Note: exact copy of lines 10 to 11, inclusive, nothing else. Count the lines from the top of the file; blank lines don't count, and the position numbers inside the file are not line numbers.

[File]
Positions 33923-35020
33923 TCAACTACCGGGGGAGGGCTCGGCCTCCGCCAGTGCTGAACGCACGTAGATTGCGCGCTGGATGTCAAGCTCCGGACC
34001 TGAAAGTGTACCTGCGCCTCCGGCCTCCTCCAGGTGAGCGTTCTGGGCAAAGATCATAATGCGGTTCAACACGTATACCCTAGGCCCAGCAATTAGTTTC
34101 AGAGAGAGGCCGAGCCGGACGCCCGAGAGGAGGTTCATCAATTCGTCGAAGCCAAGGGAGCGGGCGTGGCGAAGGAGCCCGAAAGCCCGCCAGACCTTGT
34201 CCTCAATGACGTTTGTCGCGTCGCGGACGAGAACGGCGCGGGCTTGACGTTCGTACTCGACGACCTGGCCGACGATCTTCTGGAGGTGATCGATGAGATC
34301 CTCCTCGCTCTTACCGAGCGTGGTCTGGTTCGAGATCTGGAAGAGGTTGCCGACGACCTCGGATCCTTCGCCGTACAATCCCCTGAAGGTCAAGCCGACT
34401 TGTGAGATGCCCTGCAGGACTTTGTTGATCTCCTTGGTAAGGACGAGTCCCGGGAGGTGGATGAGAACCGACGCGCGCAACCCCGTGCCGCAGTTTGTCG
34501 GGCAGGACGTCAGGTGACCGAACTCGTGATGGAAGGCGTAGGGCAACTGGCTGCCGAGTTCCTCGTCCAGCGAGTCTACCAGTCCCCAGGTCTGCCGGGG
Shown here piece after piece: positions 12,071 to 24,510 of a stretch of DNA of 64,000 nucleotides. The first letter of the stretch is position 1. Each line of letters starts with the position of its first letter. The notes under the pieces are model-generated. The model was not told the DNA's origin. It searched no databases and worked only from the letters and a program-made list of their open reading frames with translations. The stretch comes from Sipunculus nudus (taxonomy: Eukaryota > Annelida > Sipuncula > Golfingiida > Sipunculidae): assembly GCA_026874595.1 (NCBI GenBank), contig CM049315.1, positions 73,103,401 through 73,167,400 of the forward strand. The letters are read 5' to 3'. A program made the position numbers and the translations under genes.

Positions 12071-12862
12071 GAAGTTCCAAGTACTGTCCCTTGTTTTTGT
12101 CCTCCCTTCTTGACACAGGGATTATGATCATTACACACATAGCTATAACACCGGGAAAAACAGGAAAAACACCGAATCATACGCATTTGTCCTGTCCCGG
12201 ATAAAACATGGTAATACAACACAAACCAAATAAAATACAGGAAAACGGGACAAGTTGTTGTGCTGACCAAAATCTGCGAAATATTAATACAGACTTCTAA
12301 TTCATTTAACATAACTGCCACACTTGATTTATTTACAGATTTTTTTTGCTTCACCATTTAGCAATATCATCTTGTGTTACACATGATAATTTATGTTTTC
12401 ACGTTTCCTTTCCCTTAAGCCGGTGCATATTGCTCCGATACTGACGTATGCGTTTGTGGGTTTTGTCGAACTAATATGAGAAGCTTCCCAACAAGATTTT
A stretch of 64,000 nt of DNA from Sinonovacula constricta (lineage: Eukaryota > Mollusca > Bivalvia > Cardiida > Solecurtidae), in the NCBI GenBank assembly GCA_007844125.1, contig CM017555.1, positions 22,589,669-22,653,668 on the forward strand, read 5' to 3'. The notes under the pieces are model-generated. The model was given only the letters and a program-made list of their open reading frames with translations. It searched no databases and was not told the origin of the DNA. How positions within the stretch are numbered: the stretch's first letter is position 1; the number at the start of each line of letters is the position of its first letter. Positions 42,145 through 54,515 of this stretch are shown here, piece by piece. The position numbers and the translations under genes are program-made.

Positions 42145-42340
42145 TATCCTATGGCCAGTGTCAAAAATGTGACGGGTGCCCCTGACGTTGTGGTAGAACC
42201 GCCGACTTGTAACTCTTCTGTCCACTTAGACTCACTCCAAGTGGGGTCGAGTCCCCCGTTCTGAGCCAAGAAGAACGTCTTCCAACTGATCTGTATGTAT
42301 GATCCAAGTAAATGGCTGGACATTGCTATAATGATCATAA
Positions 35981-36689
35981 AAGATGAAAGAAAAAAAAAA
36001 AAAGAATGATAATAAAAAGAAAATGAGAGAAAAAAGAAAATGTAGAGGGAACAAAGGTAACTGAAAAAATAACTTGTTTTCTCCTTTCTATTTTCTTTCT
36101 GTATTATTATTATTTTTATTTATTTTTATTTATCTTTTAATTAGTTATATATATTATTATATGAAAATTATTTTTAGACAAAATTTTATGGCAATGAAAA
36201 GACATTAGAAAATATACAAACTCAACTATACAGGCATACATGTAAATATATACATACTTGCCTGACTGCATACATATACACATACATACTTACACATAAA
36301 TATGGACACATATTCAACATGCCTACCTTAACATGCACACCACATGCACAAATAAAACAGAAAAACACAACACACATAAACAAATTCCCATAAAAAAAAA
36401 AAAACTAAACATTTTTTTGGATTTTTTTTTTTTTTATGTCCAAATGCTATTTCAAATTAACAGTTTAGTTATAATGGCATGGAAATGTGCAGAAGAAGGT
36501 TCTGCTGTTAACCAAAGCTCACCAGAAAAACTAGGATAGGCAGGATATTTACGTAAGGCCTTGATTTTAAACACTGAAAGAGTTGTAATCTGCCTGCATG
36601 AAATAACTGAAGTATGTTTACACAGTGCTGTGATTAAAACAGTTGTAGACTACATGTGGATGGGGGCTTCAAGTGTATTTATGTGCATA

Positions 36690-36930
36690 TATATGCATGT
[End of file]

Positions 12071-12862
12071 GAAGTTCCAAGTACTGTCCCTTGTTTTTGT